Hands on: Panasonic Lumix LF1 review
The Panasonic Lumix LF1 is no ordinary high-spec compact camera: it comes complete with a built-in electronic viewfinder (EVF) the likes of which we've not seen in such a small compact camera before.
As you can tell from our front-on lead picture it's hard even to notice the EVF in the design, as the 0.2-inch, 201k-dot panel has been kept small and unobtrusive. While advantageous in terms of minimal design impact, the small size might not please more demanding snappers. As there's no eyecup or provision to add one, the small finder does feel quite "open" rather than fully connected to the eye - but that's to be expected at such a scale.
Despite some of the EVF's limitations, we love what the LF1's managed to do. It's all about context: the far chunkier Canon PowerShot G15, for example, is not only much larger, its optical viewfinder has a paltry 77 per cent field of view compared to the LF1's 100 per cent (even if the latter is an electronic panel). We can't think of any other small compact that offers a built-in EVF. Better still, when we queried the anticipated retail price we were pleasantly surprised with the suggested - but not yet confirmed - £379 price point. Nice.
Of course the LF1 isn't just about the viewfinder. Under the hood there's a 12.1-megapixel, 1/1.7-inch sensor which is the same size as that found in the Lumix LX7. Quality from that model is decent, even if it doesn't quite match up to some of its respective competitors. What made the LX7 such a success was just how good it is to use - and some of that ethic has been carried forward into the LF1.
On the front of the LF1 is a rotational lens ring that can be programmed for a variety of controls. Whether step zoom to jump through the 28-200mm f/2.0-5.9 equivalent range, or to adjust aperture or shutter speed - it's all available. Only problem we have with the lens ring is how far it's sunken back into the body - we'd like it to protrude a little more forward in the same way that, say, the Olympus XZ-10's lens ring does.
READ: Olympus XZ-10 hands-on
On top of the camera there's a small mode dial for quick and easy adjustment of shooting modes, while the rear has a 3-inch LCD - no touchscreen here has missed a trick, however - alongside a rotational d-pad which is surrounded a variety of unusually small one-touch buttons including a function button. Small they may be, but it wasn't a struggle to use them in practice; just a shame there's no touch-capable controls with this model.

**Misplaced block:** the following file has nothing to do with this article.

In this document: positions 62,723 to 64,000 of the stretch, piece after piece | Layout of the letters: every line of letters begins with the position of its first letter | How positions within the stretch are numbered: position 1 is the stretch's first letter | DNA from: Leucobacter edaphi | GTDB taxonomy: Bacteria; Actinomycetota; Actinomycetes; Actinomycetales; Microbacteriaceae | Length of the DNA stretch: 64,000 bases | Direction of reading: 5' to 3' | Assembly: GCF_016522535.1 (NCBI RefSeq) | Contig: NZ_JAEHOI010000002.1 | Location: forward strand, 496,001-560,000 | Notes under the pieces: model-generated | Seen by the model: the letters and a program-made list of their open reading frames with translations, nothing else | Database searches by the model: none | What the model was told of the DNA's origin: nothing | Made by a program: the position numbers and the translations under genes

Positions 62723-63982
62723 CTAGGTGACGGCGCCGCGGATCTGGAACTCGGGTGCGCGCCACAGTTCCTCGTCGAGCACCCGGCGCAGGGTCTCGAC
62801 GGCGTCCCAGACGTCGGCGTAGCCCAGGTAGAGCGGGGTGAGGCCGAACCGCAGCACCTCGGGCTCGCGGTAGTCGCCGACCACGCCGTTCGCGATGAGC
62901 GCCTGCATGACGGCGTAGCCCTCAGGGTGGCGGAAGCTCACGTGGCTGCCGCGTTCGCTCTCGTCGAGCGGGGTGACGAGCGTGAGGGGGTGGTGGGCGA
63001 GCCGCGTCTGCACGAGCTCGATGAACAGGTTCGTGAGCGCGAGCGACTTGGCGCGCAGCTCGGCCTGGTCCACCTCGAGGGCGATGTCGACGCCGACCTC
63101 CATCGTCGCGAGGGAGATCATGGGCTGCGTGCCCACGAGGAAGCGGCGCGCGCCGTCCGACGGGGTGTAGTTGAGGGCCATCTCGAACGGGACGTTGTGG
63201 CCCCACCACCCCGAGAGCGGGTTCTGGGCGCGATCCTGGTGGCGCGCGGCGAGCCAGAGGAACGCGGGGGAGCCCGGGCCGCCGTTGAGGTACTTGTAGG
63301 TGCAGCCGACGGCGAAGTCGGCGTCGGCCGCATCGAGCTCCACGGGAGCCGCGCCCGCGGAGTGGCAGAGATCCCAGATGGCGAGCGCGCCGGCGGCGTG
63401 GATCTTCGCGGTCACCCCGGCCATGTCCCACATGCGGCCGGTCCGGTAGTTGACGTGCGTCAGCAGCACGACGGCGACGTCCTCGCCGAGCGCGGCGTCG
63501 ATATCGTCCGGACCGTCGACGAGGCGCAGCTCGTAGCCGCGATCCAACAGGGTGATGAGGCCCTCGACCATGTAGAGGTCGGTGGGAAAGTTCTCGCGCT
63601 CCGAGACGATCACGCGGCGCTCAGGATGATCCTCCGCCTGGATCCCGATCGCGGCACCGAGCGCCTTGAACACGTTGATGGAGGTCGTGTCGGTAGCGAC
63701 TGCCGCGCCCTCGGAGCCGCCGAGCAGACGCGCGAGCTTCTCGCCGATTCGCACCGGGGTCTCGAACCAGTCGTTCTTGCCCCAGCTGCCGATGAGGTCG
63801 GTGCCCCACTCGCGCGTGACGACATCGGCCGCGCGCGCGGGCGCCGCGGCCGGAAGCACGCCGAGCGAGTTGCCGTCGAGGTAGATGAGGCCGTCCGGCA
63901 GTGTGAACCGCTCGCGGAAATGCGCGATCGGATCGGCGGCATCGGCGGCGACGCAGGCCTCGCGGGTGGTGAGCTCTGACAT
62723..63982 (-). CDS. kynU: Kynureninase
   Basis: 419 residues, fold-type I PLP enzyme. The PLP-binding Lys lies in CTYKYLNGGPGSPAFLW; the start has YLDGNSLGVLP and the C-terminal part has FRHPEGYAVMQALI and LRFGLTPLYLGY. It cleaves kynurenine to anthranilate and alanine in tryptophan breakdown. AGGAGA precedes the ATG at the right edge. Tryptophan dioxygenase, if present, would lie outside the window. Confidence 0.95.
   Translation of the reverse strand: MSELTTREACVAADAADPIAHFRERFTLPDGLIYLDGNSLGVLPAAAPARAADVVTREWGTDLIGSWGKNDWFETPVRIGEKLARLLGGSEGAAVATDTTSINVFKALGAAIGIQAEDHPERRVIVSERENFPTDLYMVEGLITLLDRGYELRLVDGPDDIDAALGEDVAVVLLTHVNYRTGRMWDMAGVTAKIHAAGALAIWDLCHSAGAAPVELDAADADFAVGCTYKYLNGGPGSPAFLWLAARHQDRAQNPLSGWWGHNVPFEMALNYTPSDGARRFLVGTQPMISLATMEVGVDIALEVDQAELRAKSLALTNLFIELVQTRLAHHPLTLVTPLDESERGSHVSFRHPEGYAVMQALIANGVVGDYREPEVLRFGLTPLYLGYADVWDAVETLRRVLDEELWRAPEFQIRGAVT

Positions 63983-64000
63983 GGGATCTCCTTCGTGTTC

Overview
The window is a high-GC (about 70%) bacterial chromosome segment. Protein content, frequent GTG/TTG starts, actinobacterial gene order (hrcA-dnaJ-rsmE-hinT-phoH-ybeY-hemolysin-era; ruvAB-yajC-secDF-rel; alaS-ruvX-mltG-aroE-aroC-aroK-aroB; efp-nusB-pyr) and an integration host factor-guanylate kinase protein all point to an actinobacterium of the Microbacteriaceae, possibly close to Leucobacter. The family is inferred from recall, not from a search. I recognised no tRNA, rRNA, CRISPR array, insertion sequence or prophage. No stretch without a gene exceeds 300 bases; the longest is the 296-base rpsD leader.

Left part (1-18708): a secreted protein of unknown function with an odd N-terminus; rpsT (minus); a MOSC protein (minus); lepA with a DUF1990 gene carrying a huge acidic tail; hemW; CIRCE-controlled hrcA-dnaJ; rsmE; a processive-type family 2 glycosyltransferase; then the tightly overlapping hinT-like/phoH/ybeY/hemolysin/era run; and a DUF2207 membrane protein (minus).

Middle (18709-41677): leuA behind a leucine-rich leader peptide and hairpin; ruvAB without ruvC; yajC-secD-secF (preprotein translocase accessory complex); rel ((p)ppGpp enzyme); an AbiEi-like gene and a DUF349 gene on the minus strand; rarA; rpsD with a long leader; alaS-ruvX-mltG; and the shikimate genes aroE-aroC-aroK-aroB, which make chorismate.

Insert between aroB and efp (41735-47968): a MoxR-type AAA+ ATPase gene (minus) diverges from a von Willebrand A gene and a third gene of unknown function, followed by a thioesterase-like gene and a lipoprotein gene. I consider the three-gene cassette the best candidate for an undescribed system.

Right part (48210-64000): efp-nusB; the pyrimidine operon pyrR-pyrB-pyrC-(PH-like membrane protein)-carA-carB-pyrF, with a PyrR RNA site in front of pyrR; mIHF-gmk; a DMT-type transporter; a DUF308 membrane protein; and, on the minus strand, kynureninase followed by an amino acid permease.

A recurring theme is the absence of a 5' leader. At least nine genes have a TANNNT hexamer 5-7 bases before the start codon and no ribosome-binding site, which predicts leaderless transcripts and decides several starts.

Unlike many other high-end compacts with limited zoom lenses, the LF1 has gone down a broader route: that top-end 200mm equivalent isn't something we'd anticipate finding in such a dinky compact camera, particularly one with a larger-than-average sensor size. But then the LF1 looks as though it's designed to appeal to a broader audience than its bigger brother LX7.
Design-wise the black finish model looks rather classy, but the quality is less apparent in the finish. It's fine, there's nowt wrong with it, it's just that the rear panel is rather plasticky - something far more apparent in the white finish model, which has a subtle beige-coloured rear panel. UK buyers needn't worry about that though as the white version won't be available - it's reserved for other European territories instead.
As with all recent higher-spec Lumix models the LF1 also comes loaded with Wi-Fi connectivity and one-touch sharing with paired devices via NFC (near field communication). Our take on this is the very same as with the Lumix GF6 which we saw at the same Vienna conference: the sentiment is great, but the initial password barriers can be a downside. Still, there's really a price premium to pay for such tech now, and having it ready and available to share pictures with other devices will certainly come in handy from time to time.
At this stage we weren't able to take images away from this pre-production LF1 model. We're hoping for LX7-like, yet that broader lens range is unlikely to deliver the same degree of sharpness. It's that typical playoff between focal length, image quality and the model's design.
Again, in context, we think that for the money the LF1 will produce decent images, even if it's unlikely to win any awards for its higher ISO sensitivity shots. Unless we're made to eat our words if Panasonic's developed some new, ingenious noise-reduction software - it does boast of Panasonic Noise Reduction and Edge Smoothing systems in the official press release.
For now we won't know as the LF1 won't be on these shores in its finished form until the beginning of July. What we do know is that we're excited - from what we've seen so far this looks little camera looks like a winner.